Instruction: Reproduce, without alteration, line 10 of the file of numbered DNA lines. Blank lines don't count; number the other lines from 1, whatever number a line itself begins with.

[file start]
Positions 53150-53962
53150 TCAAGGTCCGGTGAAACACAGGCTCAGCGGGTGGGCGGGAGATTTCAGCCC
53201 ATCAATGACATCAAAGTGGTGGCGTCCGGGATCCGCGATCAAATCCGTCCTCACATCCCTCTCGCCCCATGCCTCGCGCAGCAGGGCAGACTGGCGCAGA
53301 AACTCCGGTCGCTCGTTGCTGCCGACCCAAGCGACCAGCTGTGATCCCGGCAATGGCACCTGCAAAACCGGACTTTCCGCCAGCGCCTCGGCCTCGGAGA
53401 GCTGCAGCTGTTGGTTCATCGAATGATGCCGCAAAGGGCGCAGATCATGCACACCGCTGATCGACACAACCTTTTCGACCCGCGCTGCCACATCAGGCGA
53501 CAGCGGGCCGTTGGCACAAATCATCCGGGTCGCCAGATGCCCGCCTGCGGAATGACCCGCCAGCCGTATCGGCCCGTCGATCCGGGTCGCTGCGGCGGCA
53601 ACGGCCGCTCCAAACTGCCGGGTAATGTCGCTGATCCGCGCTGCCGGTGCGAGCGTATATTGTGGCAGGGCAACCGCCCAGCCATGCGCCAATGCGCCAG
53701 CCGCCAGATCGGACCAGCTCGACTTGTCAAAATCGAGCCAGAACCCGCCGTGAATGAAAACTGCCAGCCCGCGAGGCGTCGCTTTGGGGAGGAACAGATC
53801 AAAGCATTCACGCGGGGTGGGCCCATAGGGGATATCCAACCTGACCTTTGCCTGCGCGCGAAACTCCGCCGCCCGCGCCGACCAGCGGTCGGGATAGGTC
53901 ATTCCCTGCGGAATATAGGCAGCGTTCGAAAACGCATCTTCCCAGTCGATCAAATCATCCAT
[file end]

53901 ATTCCCTGCGGAATATAGGCAGCGTTCGAAAACGCATCTTCCCAGTCGATCAAATCATCCAT